DIY E.U.? The future of the 27-member bloc
Divergence between economies would put further strain on the euro currency, to the point where the Eurozone would collapse
The Commission warned in the white paper that in this scenario, the E.U. could see a race to the bottom, as member states regain control over social and environmental standards as well as taxation. Divergence between economies would put further strain on the euro currency, to the point that A2 predicts the euro currency zone (Eurozone) would collapse, beginning with the exit of Greece between 2020 and 2022. Although this scenario will likely appeal to eurotepid citizens who are ambivalent about European integration and who could find a stripped-back E.U. easier to understand, national governments are highly unlikely to opt for this scenario.
Scenario 3: Those Who Want More Do More
This scenario envisages coalitions of the willing whereby groups of member states within the E.U. can co-operate much more closely, for example on defence, security or justice. Countries within the Eurozone could, for example, converge on tax and labour legislation. It will be fiercely resisted by the Greens and the Liberals, two party groupings in the E.U. parliament, who believe the division between core and periphery will hinder solutions to the migration crisis and shared social problems. It would be difficult for Greece and Germany, both members of the Eurozone, to apply the same taxes, for example. A mixture of this scenario and the fifth option is endorsed by Germany and France, the two most powerful member states: the foreign affairs ministers of both countries published a joint statement shortly after the publication of the white paper, saying that while the E.U. should maintain a uniform line on foreign policy and increase its role as an actor in international security, it should also take into account the different levels of ambition of member states. The Italian prime minister, Paolo Gentiloni, also supported this vision in a speech in February.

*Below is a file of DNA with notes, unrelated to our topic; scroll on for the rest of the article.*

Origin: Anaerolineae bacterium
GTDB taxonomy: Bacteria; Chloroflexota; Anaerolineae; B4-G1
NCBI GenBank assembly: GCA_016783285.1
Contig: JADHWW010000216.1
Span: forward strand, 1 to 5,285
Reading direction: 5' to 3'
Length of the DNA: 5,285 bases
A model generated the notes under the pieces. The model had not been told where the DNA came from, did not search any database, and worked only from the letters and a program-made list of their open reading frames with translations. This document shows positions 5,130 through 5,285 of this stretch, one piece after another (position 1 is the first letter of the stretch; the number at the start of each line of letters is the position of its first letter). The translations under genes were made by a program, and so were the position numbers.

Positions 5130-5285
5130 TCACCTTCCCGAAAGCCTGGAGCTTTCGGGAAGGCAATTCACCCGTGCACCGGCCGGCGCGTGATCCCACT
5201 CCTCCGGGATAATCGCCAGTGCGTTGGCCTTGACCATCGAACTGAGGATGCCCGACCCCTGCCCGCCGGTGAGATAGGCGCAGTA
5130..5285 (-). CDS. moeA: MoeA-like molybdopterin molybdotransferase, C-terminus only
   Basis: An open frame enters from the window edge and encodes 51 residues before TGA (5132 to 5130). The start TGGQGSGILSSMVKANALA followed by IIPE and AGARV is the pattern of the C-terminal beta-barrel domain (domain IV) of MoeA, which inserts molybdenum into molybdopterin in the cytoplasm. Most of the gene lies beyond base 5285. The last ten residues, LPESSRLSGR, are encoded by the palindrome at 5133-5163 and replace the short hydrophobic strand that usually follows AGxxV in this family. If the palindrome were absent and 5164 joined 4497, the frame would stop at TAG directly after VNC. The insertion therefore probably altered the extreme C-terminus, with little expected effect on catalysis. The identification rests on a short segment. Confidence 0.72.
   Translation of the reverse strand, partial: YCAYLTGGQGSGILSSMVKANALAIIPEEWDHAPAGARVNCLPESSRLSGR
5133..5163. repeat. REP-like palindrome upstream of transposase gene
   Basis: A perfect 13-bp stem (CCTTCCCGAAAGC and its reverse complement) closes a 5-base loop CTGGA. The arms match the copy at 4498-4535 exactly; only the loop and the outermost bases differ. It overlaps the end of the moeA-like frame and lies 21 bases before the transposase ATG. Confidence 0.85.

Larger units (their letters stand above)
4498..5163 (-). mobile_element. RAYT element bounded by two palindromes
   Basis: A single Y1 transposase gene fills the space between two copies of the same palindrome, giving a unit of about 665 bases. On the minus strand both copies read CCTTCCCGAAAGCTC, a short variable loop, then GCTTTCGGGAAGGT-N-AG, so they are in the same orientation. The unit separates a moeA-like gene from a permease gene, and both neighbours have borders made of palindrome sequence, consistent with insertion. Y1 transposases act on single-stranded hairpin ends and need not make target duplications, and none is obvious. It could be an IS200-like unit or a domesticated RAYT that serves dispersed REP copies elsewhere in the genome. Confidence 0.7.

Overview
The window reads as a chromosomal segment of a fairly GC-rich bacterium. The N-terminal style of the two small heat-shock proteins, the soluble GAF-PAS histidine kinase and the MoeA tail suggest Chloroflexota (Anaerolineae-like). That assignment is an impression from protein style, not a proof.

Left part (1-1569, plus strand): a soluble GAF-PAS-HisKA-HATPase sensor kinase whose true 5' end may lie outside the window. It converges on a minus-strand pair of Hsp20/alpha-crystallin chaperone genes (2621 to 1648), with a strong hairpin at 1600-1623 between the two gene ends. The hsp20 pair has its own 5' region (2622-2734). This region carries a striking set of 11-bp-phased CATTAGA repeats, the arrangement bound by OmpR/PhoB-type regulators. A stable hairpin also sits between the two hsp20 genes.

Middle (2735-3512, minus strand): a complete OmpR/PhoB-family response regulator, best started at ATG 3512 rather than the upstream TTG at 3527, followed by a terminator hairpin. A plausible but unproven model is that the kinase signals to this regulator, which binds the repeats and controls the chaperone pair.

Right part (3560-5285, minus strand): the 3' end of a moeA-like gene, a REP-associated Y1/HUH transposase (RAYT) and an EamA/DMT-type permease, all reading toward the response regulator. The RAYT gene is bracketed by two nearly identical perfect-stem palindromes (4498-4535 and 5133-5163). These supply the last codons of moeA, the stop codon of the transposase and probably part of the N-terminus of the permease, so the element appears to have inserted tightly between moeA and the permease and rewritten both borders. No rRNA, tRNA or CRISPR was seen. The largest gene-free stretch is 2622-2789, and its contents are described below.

This model would likely be difficult to sell to Central and Eastern European member states who are afraid that it would block them from accessing E.U. fundsAlthough both Germany and France (and possibly Italy) will hold elections this year, it is likely that both countries will elect centrist governments that will hold the same beliefs. However, there is a small possibility that in France Marine Le Pen, leader of the nationalist party Front National, will be elected president; this would derail any negotiations on the future of the E.U. and possibly lead to France's exit from the Eurozone. Some smaller member states also support this scenario. The prime minister of Malta, the country that currently holds the rotating E.U. presidency, has also said that multi-speed Europe is the best option for the bloc's future. This model would likely be difficult to sell to Central and Eastern European member states who are afraid that it would block them from accessing E.U. funds. At a press conference two days after the launch of the white paper, the prime ministers of the Czech Republic, Hungary, Poland and Slovakia said they rejected division within the E.U., because that leads directly to disintegration. On the other hand, they did call for a more significant and definite role for national parliaments in decision-making, suggesting that they could be open to a watered-down version of this model. This is the most likely pathway, perhaps in combination with either the fourth or fifth scenario to placate member states worried about being left behind...